The news that cable and news giant Comcast has struck a deal to purchase Time Warner, another large cable business, has raised serious concerns over market concentration. The merger would make the combined company the dominant provider in 19 of the top 20 markets in the United States,
A Seattle Times editorial has pointed out that the recent wave of media consolidations has diluted the breadth and quality of journalism in America, and that regulatory failures have eliminated almost all oversight of broadband and Internet services. Putting all the access under ever fewer corporate brands, and decreasing already limited competition raises basic concerns about prices.
When Comcast purchased NBC Universal in 2011, lobbyists were hired to ensure the merger went through. After signing off on the Comcast-NBC deal, FCC Commissioner Meredith Attwell Baker, (married to the son of Republican James Baker) was hired by Comcast for an undisclosed amount. FCC Commissioner Michael Powell (son of Colin Powell) then became head of the industry lobbying association for a seven-figure salary.
The current head of the FCC, Tom Wheeler, is the former head of both the largest cable lobbying organization (National Cable & Telecommunications Association), as well as largest wireless lobby (CTIA – The Wireless Association). The recently installed head of the Department of Justice Antitrust Division, William Baer, was a lawyer representing GE and NBC in their push for the merger with Comcast. Maureen Ohlhausen, one of four commissioners on the Federal Trade Commission, which oversees antitrust enforcement, provided legal counsel for Comcast as an attorney just before joining the FTC. In addition, FTC Commissioner Joshua Wright currently works for a consulting firm that worked to secure antitrust clearance from DOJ and the FCC for the NBC-Comcast merger.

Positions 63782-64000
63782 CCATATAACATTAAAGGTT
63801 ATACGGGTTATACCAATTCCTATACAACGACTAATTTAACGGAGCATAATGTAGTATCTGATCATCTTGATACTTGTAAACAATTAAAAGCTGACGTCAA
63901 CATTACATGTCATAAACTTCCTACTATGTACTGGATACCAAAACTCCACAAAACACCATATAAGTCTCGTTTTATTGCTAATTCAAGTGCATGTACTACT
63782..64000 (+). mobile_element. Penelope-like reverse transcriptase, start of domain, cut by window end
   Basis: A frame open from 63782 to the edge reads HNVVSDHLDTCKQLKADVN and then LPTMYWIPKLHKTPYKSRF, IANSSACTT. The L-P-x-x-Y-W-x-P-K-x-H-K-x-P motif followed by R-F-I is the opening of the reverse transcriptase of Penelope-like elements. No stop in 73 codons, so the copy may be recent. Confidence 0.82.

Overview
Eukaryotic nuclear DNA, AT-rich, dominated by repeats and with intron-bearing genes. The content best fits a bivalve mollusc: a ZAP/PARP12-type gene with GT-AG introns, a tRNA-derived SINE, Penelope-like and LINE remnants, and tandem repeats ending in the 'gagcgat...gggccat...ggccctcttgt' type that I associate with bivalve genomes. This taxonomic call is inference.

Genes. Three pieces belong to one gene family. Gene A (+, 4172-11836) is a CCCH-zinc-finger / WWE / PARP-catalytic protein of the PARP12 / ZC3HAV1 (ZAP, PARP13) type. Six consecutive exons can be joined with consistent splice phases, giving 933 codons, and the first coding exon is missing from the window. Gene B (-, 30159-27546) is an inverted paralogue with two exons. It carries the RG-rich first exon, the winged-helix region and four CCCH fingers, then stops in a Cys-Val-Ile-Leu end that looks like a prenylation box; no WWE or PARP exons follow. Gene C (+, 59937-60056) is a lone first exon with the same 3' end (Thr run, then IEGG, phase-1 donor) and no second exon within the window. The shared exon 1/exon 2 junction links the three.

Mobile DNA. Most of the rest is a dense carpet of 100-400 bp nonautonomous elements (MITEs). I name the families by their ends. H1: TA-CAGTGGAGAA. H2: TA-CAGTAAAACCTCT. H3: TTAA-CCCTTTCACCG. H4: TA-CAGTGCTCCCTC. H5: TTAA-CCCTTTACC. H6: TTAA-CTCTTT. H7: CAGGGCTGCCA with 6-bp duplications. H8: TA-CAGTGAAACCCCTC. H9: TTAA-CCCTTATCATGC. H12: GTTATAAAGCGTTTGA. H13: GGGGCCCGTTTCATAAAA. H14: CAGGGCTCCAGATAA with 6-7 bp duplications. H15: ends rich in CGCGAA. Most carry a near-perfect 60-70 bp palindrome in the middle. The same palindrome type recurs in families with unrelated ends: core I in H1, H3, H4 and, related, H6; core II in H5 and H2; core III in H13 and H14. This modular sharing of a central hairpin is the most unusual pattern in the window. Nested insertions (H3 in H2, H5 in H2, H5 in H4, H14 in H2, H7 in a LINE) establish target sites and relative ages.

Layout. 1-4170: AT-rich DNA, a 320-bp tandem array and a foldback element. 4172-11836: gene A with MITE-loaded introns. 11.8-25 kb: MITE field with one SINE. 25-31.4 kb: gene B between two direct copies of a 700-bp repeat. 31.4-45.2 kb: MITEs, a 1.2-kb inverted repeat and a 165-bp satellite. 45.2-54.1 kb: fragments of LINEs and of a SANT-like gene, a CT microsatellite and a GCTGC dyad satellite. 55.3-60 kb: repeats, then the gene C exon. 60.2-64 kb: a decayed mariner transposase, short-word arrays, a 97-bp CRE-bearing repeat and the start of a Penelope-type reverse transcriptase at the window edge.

Unless the public rises up in outrage over the proposed merger, the deck is stacked against the consumer.